Cast: Charlie Sheen, Michael Douglas, Martin Sheen, Terence Stamp, Daryl Hannah, Sean Young, James Spader, John C. McGinley, Hal Holbrook, James Karen, Saul Rubinek, Sylvia Miles, Leslie Lyles, Tamara Tunie, Franklin Cover, Chuck Pfeiffer, Pat Skipper, John Deyle, Frank Adonis, John Capodice, Suzen Murakoshi, Dani Klein, Faith Geer, Francois Giroday, Josh Mostel, Monique van Vooren, Andrea Thompson, Lauren Tom, Ann Talman, Lisa Zebro, Rocco Anacarola, Martin Sherman, George Vlachos, Ronald von Klaussen, Thomas Anderson, Sean Stone, Millie Perkins, Jean De Baer, William G. Knight, Richard Dysart, Adelle Lutz, Astrid De Richemonte, Yanni Sfinias, Jack Pruett, Annie McEnroe, Paul Guilfoyle, Cecilia Peck, Alexandra Neil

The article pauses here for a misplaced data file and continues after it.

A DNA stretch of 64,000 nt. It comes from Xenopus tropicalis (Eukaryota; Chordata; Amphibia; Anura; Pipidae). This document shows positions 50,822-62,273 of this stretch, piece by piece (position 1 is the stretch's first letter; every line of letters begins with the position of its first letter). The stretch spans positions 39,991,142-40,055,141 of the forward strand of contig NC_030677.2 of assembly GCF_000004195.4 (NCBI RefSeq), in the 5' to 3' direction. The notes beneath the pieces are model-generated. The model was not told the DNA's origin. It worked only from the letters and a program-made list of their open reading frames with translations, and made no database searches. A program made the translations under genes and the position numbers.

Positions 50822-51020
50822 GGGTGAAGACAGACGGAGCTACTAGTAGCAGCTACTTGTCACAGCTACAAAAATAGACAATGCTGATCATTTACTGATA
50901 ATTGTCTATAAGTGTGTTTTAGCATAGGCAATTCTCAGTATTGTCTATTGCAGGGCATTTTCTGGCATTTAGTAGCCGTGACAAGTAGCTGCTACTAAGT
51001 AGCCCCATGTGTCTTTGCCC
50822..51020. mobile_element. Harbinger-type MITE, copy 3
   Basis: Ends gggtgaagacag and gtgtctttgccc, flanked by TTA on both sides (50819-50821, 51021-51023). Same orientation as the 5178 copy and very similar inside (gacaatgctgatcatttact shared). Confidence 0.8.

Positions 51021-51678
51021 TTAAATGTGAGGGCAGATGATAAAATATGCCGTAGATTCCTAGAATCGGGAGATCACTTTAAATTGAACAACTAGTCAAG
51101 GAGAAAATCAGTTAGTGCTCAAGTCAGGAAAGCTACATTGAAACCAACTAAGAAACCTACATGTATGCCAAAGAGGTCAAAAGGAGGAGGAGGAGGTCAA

Bud Fox (Charlie Sheen) is a rookie stockbroker at Jackson, Steinem, an investments firm in New York. From his cramped workstation alongside other brokers he places calls to prospective customers, trying to get them to buy or sell securities, and exchanges trading tips with his buddy Marvin (McGinley). Lou Mannheim (Holbrook), an older broker who has seen better days, advises Bud and Marvin to stick to the fundamentals. Good things, he tells them, sometimes take time. Office Manager Hieronymus Lynch (Karen) talks of downward-trending sales and recommends brokers go through their clients’ investments for any portfolio adjustments. The office is full of clipped conversations, shouted trading orders, and the ring of telephones, as Bud writes down instructions from customers and looks up stock quotes. That afternoon Bud places his daily call to Natalie (Lyles), the personal secretary of Gordon Gekko (Douglas), a wealthy Wall Street investor. Bud asks to be put through to Mr. Gekko and Natalie as usual reminds him that traders talk to stockbrokers, Mr. Gekko only deals with investment bankers. Bud idolizes Gekko, a self-made multimillionaire whose corporate takeovers often appear in newspaper articles and financial news. That evening, Bud meets his father, Carl (Martin Sheen) at a bar and grill near LaGuardia Airport. Carl, a union boss at Bluestar airlines, wishes Bud had kept his job at Bluestar instead of taking what he considers to be a dodgy sales job. But Bud’s first year salary as a stockbroker was as high as Carl’s, and this year his income is significantly higher. Living in Manhattan is expensive, and Bud is still paying off his student loans. He occasionally has to borrow money from his father. Carl mentions that the FAA is about to rule that a plane crash last summer was caused by a flaw in a manufactured part rather than maintenance. The FAA will lift Bluestar’s suspension and the airline will be able to acquire new routes and improve its prospects. Back at his apartment, Bud notices an opportunity come up, the payoff of his research on Gekko’s life. Tomorrow is Gekko’s birthday. Bud buys a box of hard-to-get Cuban cigars, Gekko’s favorites. Taking time off from work, Bud wrangles his way into the penthouse offices of Gekko and Company. He meets Natalie in person for the first time and talks her into asking her boss for a brief meeting, to personally deliver his present. After a long wait, Bud is admitted to Gekko’s office. It is a splendid place, with the highest quality modern furniture, invaluable art, and high-tech gadgets. Bud seizes the moment, offers his services as a stockbroker, and mentions a couple of stocks with great profit potential. Gekko is amused by Bud’s amateurish self-promotion. He already has teams of analysts and researchers. Bud senses his opportunity slipping away, and uses the inside knowledge he learned from Carl to tell Gekko that Bluestar stock is about to rise sharply. Bud is dismissed when Gekko’s attention is drawn to urgent business. But the entrepreneur is impressed by Bud’s diligence and persistence, and later hands him a million dollar check to open an account at Jackson, Steinem. Bluestar stock rises as predicted and Bud prospers as Gordon Gekko’s personal stockbroker. Gekko tells Bud that he needs special information, unavailable to others, and will reward those that provide it. Such inside information gives Gekko a precious unfair advantage. Bud uses covert means to obtain corporate secrets of firms of interest and pass them on to Gekko. As Bud’s commissions mount up, his reputation at work rises. Gekko introduces Bud to his circle of wealthy and influential friends, and at Gekko’s lavish mansion Bud meets an attractive interior decorator, Darien Taylor (Hannah). Bud is promoted and is given his own office, complete with personal secretary. He moves to a new, larger apartment with a magnificent view, which Darien decorates. She and Bud become lovers. Gekko’s key interest is gaining control of ailing corporations that have intrinsic value exceeding their market valuation, and either restructuring them to make them profitable, or breaking them up before selling them at great profit. Gekko needs the broad support of the stockholders of Teldar Paper to wrest control of the company from its management. His speech to the stockholders is riveting. Gekko makes his case in a logical manner, as an effective way of driving inefficiencies out of corporations, like the elimination of the less fit through natural selection. The speech is in part like arbitrageur Ivan Boesky’s compelling 1986 commencement speech at the University of California-Berkeley School of Business Administration, in which he commended the positive aspects of greed. The successful acquisition of Teldar brings Bud further inside Gekko’s world. Bud realizes that his mentor often does not operate ethically, but he accepts insider trading, corporate espionage and dirty tricks as part of the practices that are making him rich and are fulfilling his aspirations. Bud is greatly satisfied when he helps Gekko thwart a business deal of his rival, Sir Larry Wildman (Stamp). But when Gekko’s interest turns to Bluestar airlines, events take a turn that put Gekko on a collision course with the business that is Bud’s father’s livelihood. Bud must decide between his ruthless mentor and his honest father.